How Do I Roll Over Money?
You don’t have to move your money out of your Plan account when you retire or separate from service. In fact, you can even roll over most of your other retirement accounts into the Plan.
Not every retirement plan is as special as your New York State Deferred Compensation Plan. The Plan was created specifically for New York public employees and their beneficiaries. Plan participants experience some of the lowest overall costs available.
Rolling money into your Plan
You’re welcome to consolidate nearly all of your other retirement assets into the Plan and continue to benefit from the tax advantages and flexible options at retirement. We can help you manage your investments in one place.
Keep in mind that qualified retirement plans, deferred compensation plans and individual retirement accounts are all different, including fees and when you can access funds. Assets rolled over to your account(s) from plans other than a 457(b) may be subject to a 10% tax penalty if withdrawn before age 59½. You should also be aware of any fees or surrender charges other plans may charge when transferring out. Neither the Plan nor any of its Account Executives may give legal or tax advice. Please contact your legal or tax advisor for such advice.
To roll money into your Plan, complete and return an Incoming Asset Transfer Form (PDF).
Rolling money out of your Plan
You may roll your Plan assets to other retirement plans such as qualified employer plans (401(k), 403(b), etc.) or an IRA, when you separate from service. Withholding taxes may apply if the rollover is not a direct rollover. Distributions made prior to age 59 ½ from other types of retirement plans may also be subject to the 10% early withdrawal penalty tax, unless an exception applies. You should also be fully aware of the expenses of any alternative investments you may be considering. Carefully consider taxes and fees before considering transferring assets into or out of the Plan.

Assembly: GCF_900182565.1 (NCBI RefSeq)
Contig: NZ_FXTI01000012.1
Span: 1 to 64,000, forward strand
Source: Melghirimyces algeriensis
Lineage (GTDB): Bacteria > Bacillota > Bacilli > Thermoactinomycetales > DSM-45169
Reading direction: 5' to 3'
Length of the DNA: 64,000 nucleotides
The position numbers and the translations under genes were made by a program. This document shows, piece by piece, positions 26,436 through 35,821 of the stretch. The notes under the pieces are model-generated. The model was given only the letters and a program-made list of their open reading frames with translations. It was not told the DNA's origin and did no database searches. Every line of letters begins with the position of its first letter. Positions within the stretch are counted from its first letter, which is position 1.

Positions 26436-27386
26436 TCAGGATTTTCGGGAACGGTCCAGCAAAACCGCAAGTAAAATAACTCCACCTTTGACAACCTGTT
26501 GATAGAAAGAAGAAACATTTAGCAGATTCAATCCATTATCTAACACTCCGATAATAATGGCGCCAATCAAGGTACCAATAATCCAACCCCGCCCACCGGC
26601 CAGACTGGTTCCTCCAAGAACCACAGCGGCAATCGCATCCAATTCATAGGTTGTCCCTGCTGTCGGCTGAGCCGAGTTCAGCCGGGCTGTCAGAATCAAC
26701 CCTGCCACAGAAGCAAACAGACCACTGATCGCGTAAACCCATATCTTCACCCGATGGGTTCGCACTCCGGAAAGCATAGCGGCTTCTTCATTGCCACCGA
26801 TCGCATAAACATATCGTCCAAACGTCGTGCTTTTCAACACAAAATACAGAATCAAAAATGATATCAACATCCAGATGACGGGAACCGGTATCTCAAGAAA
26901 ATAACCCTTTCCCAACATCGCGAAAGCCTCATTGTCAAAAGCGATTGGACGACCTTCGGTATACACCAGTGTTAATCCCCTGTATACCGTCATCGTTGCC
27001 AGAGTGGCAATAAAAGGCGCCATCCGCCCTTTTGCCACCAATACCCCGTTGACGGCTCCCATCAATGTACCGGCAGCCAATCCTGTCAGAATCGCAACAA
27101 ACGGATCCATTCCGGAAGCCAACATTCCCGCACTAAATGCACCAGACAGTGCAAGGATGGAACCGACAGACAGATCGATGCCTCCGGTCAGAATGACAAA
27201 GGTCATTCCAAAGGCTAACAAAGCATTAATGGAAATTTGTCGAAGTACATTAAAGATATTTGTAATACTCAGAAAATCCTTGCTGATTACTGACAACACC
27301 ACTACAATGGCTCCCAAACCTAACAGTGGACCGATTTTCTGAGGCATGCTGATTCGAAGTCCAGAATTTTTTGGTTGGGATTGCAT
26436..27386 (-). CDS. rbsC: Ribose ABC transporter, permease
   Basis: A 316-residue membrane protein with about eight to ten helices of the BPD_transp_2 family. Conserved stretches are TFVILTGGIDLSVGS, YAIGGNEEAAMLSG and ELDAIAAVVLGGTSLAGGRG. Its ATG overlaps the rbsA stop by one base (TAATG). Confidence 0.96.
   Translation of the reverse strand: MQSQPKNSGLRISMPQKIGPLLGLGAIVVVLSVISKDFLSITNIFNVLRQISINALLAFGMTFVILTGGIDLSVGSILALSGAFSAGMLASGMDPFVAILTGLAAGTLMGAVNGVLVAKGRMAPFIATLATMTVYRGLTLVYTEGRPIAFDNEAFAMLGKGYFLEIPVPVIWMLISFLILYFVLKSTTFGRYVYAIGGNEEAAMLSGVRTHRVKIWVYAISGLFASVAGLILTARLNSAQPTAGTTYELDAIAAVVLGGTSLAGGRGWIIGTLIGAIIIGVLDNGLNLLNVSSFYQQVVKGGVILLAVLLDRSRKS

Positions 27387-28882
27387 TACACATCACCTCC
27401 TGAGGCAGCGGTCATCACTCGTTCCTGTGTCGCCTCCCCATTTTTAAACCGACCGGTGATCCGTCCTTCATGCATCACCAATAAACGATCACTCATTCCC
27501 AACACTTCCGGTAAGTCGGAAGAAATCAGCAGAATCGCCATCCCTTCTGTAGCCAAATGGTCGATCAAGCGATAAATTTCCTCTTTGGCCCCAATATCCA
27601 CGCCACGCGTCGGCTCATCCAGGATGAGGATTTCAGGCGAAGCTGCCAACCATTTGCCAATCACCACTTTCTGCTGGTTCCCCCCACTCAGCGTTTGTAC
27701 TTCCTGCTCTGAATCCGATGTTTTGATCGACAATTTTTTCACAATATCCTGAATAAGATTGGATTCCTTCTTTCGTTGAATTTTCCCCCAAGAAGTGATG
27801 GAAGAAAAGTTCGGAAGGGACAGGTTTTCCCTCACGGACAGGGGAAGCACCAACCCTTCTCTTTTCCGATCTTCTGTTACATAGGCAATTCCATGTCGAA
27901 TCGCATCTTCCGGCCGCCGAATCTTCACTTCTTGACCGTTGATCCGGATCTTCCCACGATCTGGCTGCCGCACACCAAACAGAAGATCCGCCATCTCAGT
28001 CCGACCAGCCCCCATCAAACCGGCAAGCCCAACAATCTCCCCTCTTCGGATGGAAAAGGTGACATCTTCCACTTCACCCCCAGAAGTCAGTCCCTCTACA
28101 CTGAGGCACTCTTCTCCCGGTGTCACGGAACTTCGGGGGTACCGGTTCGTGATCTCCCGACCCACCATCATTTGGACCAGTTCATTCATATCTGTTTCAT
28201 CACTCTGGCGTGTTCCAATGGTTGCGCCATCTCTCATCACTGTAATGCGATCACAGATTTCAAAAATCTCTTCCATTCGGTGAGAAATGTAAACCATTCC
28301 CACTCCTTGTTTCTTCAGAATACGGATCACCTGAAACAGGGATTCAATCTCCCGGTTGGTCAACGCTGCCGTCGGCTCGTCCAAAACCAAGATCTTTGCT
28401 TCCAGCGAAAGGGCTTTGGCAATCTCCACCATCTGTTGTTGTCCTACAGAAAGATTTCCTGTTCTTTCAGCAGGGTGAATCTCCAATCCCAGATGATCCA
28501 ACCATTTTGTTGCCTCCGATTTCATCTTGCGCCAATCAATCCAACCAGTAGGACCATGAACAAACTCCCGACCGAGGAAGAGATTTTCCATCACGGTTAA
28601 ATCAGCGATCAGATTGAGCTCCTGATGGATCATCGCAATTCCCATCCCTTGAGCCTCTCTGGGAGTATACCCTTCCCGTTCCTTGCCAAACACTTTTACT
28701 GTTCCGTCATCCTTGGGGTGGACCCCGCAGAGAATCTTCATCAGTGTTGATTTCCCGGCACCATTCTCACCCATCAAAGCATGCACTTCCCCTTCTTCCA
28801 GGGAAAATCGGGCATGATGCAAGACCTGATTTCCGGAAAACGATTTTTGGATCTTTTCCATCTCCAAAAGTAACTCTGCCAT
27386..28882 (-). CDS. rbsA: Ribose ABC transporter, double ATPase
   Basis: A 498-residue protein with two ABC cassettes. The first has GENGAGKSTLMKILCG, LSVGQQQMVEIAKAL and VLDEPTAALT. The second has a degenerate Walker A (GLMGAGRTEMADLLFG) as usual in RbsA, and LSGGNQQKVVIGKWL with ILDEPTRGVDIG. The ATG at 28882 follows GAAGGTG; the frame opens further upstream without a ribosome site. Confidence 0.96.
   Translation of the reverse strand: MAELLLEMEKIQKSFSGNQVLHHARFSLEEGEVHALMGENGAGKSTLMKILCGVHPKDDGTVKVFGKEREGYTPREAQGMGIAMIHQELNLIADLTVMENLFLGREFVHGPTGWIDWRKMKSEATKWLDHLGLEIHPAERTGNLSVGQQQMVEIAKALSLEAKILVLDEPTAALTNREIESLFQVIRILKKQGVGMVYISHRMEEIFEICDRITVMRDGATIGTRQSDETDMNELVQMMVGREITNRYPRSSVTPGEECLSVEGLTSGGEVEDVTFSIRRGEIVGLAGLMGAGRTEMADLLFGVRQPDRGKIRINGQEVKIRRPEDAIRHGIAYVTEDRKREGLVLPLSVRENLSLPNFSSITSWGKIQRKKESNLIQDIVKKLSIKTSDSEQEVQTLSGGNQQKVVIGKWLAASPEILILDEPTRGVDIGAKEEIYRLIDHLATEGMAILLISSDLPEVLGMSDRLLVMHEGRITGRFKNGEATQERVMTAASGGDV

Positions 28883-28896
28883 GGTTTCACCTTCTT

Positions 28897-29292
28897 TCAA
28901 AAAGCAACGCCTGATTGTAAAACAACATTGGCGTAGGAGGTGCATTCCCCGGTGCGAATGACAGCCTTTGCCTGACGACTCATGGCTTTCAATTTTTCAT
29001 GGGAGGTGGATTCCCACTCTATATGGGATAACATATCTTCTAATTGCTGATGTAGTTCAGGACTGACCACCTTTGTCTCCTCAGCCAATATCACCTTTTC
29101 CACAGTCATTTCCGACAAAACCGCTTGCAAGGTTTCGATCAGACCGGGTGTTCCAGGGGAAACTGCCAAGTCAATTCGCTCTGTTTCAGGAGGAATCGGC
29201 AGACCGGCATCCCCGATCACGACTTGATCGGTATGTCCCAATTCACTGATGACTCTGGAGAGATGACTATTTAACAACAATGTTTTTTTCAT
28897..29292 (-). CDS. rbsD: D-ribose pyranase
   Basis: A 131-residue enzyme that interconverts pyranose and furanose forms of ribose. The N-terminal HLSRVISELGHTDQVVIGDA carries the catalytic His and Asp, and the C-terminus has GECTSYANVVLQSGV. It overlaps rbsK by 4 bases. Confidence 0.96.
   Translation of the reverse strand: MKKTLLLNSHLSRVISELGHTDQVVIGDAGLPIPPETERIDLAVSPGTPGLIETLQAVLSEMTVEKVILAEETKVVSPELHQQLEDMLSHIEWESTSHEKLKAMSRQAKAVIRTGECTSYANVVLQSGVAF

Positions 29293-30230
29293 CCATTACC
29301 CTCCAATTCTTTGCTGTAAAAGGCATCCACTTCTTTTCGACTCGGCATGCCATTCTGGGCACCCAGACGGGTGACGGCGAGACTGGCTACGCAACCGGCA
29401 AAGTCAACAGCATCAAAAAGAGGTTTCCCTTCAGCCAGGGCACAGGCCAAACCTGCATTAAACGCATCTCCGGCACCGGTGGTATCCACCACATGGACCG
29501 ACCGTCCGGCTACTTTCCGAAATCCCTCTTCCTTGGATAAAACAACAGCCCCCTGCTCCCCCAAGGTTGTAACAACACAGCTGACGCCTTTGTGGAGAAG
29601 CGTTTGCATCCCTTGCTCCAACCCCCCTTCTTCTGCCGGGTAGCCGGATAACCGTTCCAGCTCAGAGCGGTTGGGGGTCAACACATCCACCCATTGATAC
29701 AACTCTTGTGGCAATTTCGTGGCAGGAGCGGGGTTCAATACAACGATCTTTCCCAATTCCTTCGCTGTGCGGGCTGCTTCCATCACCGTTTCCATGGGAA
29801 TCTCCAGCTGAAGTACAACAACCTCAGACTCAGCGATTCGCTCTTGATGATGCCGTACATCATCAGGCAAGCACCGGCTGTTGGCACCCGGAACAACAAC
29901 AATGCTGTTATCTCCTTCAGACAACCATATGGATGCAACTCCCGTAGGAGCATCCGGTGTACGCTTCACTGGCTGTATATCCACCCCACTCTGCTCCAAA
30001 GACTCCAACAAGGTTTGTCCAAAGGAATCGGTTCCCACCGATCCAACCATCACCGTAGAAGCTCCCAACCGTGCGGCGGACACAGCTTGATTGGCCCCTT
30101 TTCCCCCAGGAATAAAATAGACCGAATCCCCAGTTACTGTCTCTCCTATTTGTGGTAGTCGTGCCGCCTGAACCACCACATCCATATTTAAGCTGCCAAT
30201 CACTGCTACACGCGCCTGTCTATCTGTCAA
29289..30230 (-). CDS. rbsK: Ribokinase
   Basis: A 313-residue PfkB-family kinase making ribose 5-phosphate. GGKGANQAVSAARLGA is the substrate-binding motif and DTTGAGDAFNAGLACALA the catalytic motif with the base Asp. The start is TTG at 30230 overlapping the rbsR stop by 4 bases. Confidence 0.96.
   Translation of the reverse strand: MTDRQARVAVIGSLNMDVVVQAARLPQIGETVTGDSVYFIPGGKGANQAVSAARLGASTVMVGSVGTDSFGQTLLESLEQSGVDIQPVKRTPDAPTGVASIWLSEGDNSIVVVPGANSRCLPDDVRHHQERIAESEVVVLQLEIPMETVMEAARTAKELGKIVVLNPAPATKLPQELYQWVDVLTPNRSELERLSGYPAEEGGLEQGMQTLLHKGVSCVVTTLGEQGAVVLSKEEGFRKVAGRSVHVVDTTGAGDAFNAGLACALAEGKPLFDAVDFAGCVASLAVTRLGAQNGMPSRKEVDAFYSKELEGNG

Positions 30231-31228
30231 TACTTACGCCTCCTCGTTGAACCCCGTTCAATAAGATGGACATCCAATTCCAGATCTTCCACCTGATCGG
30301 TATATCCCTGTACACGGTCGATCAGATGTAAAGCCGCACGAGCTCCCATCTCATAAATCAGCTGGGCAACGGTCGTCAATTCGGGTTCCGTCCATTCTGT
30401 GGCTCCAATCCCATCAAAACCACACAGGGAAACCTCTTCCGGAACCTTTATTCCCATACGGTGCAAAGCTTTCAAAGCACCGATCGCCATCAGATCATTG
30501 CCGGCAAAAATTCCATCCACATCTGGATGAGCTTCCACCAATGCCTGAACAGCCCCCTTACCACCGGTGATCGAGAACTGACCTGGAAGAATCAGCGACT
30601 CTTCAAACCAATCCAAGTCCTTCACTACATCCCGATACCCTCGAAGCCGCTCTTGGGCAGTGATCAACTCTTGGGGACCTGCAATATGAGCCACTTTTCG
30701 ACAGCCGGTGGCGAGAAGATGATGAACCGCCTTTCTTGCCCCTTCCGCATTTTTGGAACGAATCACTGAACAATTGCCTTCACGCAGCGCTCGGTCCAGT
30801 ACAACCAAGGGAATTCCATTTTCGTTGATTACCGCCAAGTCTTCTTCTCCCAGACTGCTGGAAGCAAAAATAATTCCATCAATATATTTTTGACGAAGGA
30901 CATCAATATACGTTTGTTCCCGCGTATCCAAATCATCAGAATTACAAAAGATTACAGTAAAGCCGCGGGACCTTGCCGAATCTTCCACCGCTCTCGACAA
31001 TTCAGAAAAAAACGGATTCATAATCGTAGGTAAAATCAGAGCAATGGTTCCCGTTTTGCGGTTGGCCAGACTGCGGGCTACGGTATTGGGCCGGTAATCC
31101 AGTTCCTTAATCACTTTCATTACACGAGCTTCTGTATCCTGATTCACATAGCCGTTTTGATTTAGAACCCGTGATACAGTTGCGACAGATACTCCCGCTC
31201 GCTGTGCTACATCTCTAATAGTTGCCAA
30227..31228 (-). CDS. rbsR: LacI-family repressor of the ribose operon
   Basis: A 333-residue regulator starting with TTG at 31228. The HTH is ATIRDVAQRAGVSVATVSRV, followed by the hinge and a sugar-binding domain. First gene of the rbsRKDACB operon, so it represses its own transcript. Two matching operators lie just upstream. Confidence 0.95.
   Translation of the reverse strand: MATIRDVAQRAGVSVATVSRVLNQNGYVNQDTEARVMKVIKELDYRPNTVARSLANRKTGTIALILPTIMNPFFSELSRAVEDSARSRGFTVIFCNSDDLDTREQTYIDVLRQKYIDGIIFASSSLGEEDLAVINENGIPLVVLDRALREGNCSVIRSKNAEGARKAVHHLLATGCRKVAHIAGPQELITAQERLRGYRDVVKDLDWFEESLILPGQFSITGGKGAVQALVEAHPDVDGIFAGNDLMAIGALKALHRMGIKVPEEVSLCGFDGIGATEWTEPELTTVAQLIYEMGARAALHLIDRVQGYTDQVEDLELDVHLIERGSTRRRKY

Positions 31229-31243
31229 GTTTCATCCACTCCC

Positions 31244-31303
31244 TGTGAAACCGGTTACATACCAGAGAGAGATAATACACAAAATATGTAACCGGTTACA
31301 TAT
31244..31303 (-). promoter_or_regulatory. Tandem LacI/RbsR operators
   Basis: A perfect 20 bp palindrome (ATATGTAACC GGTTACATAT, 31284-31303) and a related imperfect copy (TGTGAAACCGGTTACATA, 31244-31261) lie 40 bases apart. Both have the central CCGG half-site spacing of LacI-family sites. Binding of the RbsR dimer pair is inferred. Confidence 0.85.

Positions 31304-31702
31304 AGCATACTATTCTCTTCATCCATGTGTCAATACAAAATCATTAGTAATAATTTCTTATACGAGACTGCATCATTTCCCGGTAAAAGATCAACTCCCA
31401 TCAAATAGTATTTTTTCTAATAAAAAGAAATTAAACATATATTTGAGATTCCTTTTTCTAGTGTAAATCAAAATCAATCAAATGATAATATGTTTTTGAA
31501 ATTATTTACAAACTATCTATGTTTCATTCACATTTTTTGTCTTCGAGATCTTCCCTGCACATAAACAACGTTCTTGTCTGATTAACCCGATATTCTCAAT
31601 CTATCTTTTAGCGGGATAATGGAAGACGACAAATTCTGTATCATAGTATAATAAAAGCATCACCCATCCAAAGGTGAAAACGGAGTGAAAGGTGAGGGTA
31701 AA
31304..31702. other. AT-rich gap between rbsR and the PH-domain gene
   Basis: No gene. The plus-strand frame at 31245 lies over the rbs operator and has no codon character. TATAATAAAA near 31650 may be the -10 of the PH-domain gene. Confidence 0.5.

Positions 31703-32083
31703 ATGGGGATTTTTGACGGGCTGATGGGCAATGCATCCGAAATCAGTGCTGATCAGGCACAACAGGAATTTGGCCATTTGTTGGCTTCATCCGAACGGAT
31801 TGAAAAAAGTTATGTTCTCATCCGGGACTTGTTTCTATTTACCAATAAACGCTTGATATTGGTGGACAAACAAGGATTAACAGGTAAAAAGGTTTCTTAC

Before rolling money out of the Plan, consider the rollover questions you need to ask (PDF).
In-Plan Roth Rollovers
Thanks to a 2010 law, participants who are eligible to receive a regular distribution may convert some or all of their Plan assets to Roth (after-tax) assets without having to take an actual distribution.
The amount of the In-Plan Roth Rollover is subject to ordinary income taxes in the year of the rollover. It is very important that anyone contemplating this transaction fully understand the impact this will have on their income taxes including estimated tax payments. Under federal law, once a rollover is processed, it is irrevocable and cannot be reversed.
Get the help you need
To roll money into or out of your account, call the HELPLINE.
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This material is not a recommendation to buy, sell, hold or roll over any asset, adopt an investment strategy, retain a specific investment manager or use a particular account type. It does not take into account the specific investment objectives, tax and financial condition, or particular needs of any specific person. Investors should work with their financial professional to discuss their specific situation.